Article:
"I just want to say that I'm a millennial, and I take some exceptions to the tone of this conversation. I'm 28 years old, I have already moved for the company 4 times. I have already completed my MBA by going to school and working at the same time. Millennials are the most educated generation to-date, and if we want to work for multinational corporations, we are required to enter into these rotational programs out of university and uproot our lives for the company multiple times just to gain visibility and experience. I'm one of the first people at the office in the morning, and one of the last to leave. Given this perspective, I think it's important that we look at Millennials differently and understand that we're a highly-educated generation of talent that can benefit an organisation if the organisation takes time to understand their development goals and needs and utilises them appropriately."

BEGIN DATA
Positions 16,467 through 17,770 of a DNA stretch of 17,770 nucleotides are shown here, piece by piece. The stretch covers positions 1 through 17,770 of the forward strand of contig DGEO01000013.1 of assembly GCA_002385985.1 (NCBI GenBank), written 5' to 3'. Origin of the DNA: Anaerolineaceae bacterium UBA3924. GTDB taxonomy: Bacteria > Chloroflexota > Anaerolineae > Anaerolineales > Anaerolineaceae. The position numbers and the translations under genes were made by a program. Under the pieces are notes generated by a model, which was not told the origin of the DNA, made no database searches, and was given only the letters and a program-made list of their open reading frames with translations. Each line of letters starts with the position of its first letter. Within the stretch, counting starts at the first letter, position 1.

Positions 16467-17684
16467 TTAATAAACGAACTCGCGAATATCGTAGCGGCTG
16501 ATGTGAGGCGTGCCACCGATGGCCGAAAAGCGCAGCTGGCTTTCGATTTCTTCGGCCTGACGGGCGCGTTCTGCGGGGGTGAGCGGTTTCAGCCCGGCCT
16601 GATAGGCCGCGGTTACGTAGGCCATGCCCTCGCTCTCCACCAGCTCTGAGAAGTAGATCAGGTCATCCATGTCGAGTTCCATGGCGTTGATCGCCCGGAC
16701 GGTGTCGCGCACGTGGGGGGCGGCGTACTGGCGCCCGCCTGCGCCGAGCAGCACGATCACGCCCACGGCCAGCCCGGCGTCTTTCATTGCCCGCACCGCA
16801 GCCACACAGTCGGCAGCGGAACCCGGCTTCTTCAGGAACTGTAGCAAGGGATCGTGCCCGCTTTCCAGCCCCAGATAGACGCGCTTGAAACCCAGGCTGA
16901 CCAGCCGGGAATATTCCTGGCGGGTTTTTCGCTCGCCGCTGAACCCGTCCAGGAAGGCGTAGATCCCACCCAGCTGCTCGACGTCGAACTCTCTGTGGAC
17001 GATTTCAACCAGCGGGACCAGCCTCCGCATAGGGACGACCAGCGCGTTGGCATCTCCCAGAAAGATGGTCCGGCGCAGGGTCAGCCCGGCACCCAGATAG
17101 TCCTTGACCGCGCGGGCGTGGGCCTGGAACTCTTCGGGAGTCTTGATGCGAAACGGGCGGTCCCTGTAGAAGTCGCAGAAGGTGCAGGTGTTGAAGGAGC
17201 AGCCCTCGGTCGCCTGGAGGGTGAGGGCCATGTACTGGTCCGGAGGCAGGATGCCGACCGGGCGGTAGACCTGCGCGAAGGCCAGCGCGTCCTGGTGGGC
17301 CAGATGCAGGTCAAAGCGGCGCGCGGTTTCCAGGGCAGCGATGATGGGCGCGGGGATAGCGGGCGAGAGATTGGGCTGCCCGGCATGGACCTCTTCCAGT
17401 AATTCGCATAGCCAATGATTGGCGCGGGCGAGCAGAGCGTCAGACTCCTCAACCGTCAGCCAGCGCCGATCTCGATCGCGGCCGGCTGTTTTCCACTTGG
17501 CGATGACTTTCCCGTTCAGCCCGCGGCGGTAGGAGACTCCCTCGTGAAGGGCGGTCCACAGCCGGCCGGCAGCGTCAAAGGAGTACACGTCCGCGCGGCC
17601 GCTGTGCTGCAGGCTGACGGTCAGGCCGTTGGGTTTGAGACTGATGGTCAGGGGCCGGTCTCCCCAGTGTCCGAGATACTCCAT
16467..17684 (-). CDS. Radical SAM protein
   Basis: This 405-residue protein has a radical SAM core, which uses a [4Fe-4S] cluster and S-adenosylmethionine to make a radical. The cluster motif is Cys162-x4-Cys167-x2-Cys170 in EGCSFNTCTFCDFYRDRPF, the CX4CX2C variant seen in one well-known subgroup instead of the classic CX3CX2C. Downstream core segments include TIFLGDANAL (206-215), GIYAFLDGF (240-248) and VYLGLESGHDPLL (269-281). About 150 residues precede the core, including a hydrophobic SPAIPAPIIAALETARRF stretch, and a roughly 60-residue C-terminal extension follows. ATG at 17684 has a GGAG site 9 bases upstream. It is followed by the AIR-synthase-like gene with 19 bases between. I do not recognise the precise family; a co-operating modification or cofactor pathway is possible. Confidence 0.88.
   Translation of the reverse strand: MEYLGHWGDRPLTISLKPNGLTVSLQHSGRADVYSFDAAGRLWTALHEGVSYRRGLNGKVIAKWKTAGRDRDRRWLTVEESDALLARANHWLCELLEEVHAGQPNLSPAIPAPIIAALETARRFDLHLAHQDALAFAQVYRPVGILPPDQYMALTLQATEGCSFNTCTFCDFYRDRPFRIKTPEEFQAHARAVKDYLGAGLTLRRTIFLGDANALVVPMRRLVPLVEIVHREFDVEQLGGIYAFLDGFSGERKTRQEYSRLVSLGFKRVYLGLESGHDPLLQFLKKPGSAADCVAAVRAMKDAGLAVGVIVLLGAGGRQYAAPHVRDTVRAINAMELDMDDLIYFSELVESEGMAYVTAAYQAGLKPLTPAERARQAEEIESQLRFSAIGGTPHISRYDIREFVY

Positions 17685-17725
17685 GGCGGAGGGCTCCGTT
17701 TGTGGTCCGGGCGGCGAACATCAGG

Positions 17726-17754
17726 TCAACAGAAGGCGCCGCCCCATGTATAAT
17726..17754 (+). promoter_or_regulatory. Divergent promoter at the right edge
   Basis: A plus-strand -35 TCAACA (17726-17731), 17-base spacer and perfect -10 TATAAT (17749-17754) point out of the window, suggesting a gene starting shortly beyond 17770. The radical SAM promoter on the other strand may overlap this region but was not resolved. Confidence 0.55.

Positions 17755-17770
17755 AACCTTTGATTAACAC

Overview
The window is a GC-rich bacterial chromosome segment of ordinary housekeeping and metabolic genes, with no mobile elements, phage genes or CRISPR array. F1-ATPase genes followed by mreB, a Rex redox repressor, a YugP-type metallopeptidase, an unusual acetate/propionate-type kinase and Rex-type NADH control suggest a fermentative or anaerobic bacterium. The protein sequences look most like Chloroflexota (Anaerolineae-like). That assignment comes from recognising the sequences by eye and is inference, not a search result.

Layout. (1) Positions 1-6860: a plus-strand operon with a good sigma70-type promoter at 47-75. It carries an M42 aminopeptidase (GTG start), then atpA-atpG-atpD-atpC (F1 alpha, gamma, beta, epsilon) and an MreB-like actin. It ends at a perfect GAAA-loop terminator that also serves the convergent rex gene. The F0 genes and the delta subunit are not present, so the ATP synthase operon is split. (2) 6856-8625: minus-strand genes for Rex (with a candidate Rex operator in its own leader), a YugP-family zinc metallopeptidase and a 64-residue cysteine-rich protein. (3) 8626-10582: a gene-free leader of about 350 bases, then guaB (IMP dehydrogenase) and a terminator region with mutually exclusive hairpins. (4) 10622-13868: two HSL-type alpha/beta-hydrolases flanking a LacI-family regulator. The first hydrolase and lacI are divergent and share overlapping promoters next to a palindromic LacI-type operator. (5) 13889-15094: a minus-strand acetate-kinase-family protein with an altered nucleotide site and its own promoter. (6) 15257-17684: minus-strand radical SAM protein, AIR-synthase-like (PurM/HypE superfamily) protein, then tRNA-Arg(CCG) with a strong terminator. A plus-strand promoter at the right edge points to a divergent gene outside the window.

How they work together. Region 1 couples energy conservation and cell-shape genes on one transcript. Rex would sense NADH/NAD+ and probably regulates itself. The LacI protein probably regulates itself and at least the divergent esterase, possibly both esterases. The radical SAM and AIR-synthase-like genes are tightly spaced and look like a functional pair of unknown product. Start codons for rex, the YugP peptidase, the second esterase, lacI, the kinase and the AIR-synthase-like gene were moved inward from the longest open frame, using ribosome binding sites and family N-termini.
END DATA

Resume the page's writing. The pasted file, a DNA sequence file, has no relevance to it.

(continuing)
The room went silent. And of course, nothing changed.

What I see is a ‘groupthink’ at the top and a good old boys' club that has "their way" of talent development. Large multinationals have their development process, and it is not transparent. To get direct people management earlier in your career, leaving the organization is usually the best option. Also, the pay increases are much better. I recently read an article that said that a person's lifetime earnings are 50% less if they stay with the same organization throughout their career. If inflation is 1-3% per year, and you get a raise like that every 2 years and then a promotion with a 5-10% bump in pay every 3-4 years, it's hard to increase earning significantly more than inflation. Millennials know this, and large multinational companies are too arrogant to realize that a significant pay increase 5-10 years into someone's career will substantially help with employee loyalty and retention.”


Gav Winter, RapidSpike, CEO